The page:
Australia Business Schools: more than 'commercial enterprise'?

Suzanne Ryan, James Guthrie, Ruth Neumann

Research output: Chapter in Book/Report/Conference proceedingConference proceeding contributionpeer-review


This paper raises important issues for the identity of Australian business schools arising from the debate on the relevance of management education, a debate largely held outside of Australia. The identity theory of Laclau and Mouffe (1985), adapted to organisations by Bridgman (2005), is used as a basis to examine both general issues in the 'relevance' of management education debate and their pertinence to Australian business schools based on three competing identities: the 'academic department', the 'professional school' and the 'commercial enterprise'. The paper concludes that, although pressures from external government policies and internal institutional priorities have resulted in business schools becoming 'cash cows', appearing to privilege the 'commercial enterprise' discourse, the values and identities of individual academics and their academic units remain aligned with the 'professional school' and 'academic department'. While the dominance of one discourse or identity is yet to be decided, the debate is highly pertinent to universities in developing their own identities in an environment of competing pressures and discourses.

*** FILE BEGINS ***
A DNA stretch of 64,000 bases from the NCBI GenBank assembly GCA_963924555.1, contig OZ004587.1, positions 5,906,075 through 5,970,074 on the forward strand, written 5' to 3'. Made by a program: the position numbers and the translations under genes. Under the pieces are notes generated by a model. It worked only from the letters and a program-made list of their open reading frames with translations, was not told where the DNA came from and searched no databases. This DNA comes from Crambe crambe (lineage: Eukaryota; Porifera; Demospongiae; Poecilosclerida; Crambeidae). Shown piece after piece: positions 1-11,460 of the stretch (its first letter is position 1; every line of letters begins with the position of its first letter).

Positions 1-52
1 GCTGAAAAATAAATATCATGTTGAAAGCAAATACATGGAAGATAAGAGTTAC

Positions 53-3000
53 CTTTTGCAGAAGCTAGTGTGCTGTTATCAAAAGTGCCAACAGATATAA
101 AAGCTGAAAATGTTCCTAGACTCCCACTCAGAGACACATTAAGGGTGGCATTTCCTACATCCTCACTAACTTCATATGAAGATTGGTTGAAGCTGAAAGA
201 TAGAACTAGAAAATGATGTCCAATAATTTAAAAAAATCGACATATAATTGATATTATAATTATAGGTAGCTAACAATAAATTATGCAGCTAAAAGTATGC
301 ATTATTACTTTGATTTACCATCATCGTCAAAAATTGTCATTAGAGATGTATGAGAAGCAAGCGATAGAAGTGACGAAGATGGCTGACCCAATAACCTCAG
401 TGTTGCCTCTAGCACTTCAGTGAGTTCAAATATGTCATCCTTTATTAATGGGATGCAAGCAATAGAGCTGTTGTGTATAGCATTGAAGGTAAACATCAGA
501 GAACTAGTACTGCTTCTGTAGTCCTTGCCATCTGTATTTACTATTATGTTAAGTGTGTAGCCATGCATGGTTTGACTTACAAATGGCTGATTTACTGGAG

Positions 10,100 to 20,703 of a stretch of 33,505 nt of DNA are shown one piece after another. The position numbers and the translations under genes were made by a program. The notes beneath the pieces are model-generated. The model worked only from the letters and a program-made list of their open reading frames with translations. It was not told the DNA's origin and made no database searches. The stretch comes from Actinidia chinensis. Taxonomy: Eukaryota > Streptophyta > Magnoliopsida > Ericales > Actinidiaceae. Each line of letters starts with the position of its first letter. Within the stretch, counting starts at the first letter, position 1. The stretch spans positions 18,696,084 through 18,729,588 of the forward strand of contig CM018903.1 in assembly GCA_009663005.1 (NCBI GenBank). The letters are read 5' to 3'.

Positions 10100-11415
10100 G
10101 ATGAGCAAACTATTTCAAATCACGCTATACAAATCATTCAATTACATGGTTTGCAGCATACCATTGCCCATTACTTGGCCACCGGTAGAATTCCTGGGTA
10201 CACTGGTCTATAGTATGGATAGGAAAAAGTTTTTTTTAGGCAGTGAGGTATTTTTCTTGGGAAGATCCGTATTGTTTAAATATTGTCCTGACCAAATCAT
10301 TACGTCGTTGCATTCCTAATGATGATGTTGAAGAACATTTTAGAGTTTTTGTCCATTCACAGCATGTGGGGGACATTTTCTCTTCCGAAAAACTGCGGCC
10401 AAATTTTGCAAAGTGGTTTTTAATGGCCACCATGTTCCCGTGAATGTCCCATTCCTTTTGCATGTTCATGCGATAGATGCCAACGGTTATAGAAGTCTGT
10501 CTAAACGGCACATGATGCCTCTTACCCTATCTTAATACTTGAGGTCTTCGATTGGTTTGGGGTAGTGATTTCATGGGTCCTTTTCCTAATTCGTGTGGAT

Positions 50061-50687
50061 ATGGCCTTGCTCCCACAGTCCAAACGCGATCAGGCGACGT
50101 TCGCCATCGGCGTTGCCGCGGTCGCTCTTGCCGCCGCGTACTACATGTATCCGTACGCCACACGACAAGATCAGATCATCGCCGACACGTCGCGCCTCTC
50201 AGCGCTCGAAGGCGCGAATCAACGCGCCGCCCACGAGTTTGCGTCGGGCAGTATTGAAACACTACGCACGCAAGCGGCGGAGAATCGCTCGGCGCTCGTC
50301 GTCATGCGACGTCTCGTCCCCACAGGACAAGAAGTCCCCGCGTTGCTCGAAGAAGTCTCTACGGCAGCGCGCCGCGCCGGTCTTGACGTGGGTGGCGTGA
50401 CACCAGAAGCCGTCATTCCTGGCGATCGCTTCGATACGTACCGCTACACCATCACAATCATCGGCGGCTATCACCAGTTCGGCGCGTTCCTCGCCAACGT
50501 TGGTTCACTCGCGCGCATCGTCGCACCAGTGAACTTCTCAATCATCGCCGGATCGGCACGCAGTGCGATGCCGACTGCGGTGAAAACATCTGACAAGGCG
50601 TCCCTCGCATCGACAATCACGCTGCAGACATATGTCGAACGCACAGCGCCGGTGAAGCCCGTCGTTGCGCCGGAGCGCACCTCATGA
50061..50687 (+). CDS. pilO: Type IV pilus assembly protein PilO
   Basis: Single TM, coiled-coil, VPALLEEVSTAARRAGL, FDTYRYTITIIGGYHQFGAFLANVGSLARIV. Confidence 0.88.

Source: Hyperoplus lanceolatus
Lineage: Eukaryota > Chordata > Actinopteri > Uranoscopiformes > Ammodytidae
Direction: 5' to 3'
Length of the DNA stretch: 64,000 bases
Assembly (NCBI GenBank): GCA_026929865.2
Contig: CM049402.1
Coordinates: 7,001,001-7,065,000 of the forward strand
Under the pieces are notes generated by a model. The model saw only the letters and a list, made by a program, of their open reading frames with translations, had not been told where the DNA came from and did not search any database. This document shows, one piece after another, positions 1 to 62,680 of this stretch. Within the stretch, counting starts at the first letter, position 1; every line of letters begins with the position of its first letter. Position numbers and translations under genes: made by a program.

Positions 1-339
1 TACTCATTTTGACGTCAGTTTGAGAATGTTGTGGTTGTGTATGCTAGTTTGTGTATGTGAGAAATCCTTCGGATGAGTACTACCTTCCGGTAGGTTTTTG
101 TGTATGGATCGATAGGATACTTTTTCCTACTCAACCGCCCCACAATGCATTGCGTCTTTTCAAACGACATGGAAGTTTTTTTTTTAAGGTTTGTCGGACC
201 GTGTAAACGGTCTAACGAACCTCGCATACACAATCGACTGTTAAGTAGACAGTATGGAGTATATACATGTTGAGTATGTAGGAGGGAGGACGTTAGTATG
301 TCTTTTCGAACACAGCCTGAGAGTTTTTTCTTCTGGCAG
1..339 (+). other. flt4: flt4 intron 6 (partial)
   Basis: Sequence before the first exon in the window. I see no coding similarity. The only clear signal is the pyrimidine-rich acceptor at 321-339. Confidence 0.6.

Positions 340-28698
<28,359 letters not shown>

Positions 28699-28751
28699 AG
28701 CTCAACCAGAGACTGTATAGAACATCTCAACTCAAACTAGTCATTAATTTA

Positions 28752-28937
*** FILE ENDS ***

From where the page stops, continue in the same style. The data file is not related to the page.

Original languageEnglish
Title of host publicationBAM 2008 Annual Conference
Place of PublicationUK
PublisherBritish Acadmeny of Management
Number of pages22
ISBN (Print)095496084X
Publication statusPublished - 2008
EventBritish Academy of Management Conference - Harrogate, UK
Duration: 9 Sept 200811 Sept 2008


ConferenceBritish Academy of Management Conference
CityHarrogate, UK


Dive into the research topics of 'Australia Business Schools: more than 'commercial enterprise'?'. Together they form a unique fingerprint.

Cite this